Embrace and Encircle? China’s Approaches to India and their Effect

14 December 2015 FDI Team

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Dr Auriol Weigold
Senior Visiting Fellow

Key Points

 

  • China’s trade routes, sea- and land-based encircle India with hard-power undertones and soft power attraction.
  • Soft power diplomacy, brought out at Xi’s and Modi’s meetings, cloaks a long-term mistrust in India towards China and exposes vulnerabilities in India’s relations with its South Asian neighbours.
  • Most discussion about the China-India bilateral relationship emanates from India and recognises China’s economic and “smart” power play alongside its hard power approaches.
  • China’s relations with Pakistan, Afghanistan, Sri Lanka and Burma/Myanmar, together with tense border issues, are on-going barriers to a changing relationship over which India has limited influence.
  • China’s foreign policy advance across South Asia denies what India perceives as its rightful regional primacy.

Summary

Some major regional trends that have recently been observed are the interdependence of Asian economies and, in lock-step, cultural rivalries and mistrust. These dynamics are appropriate to China and India, both being emerging powers and arguably afflicted by “strategic claustrophobia”, a fear of finding themselves contained and denied access to markets and resources (Michael Wesley, Canberra Times, 2 September 2015). China’s obsession with western-led moves to “contain” it in recent years could arguably be seen in its own physical encirclement of India. China’s approach to India also includes embracing it, surrounding it in a soft power relationship, while keeping it off-balance with disputed borders, claims to Indian territory and increasing influence in South Asian port cities. China’s foreign policy towards India lies in its use of “smart power” (usually applied to the United States) – the combination of the threat of hard power, payment and soft power attraction – is also utilised in a larger context, its intention to achieve South Asian pre-eminence. The Shanghai Co-operation Organisation, for example, with its spread of member states that now includes India and Pakistan, observer states and dialogue partners, emphasises its multilateral method and, arguably, outpaces the South Asian Association for Regional Cooperation (SAARC). This paper will assess China’s foreign policy as it affects India and often do so from an Indian perspective.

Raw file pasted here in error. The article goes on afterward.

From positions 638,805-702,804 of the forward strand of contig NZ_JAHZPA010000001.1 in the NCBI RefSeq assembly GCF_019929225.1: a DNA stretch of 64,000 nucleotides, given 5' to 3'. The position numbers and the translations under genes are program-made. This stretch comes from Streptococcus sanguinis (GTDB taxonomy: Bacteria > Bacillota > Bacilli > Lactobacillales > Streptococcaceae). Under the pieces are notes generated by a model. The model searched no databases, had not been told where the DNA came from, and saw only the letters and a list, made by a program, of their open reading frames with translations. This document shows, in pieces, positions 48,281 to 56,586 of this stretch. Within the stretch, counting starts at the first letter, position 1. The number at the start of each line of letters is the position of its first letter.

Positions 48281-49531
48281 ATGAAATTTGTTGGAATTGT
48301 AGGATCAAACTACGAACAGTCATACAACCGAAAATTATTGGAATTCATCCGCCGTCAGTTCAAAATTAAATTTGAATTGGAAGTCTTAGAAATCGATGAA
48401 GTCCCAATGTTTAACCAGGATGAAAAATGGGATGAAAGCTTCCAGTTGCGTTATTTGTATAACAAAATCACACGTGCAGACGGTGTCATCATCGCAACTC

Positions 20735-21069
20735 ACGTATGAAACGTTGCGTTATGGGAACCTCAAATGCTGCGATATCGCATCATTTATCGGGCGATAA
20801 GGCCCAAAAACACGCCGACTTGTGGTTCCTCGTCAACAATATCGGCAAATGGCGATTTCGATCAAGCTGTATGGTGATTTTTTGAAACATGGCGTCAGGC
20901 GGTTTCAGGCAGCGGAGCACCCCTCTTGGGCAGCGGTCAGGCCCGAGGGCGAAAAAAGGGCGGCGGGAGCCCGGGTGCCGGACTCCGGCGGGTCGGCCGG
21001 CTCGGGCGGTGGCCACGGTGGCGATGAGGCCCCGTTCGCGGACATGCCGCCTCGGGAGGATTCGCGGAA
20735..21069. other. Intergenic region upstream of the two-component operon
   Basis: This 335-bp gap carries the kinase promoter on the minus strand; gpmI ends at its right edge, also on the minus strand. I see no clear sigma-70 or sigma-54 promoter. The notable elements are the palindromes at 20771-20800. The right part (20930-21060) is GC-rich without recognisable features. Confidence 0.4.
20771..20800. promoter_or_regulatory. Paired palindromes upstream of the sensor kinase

Analysis

Geopolitics

A liberal perspective might envisage China and India “embracing” as mutually dependent markets and advocates of soft diplomacy. President Xi, Prime Minister Modi and China’s Ambassador to India, Li Yuanchao, endorse this view and supported it with the “Year of Friendship” that they launched in 2014. The Chindia Chamber of Commerce and Industry promotes the outcomes of that initiative: media and IT services, market research, visa assistance, seminars and workshops. These activities, which are posted on the Economic and Commercial Counsellor’s Office of the Embassy of the People’s Republic of China in New Delhi, are not frequently updated but in terms of economic diplomacy, telecom companies such as Lenovo, Huawei and Xiaomi are household names in India while energy engineering and urban construction companies have clearance to proceed, although China appears unwilling to commit to substantial investments until reassured about possibly restrictive regulation in India. Modi’s and Xi’s Joint Statement in May 2015 may go a long way towards providing this reassurance through its expressed intention to ‘remove impediments to bilateral trade …’.

The fait accompli in soft power terms, nonetheless, was China’s reminder of the rapport between Prime Minister Nehru and Premier Zhou Enlai some 60 years ago when attending the Indian-led, Indonesian-hosted Bandung Conference in 1954. They, along with other non-aligned delegates, agreed to the original five principles of Panchsheel, (five virtues): respect for sovereignty, non-aggression, non-interference in other states’ internal affairs, equality and mutual benefit. In President Xi’s celebratory address a year ago, he re-endorsed those principles and forecast a ‘win-win’ situation in respecting each other’s core interests and key concerns, citing the Silk Road Economic Belt and the  Twenty-First Century Maritime Silk Road as contributors to peace, prosperity and rejuvenation. There remain, however, difficulties that muddy India’s perceptions of such ‘peaceful co-existence’.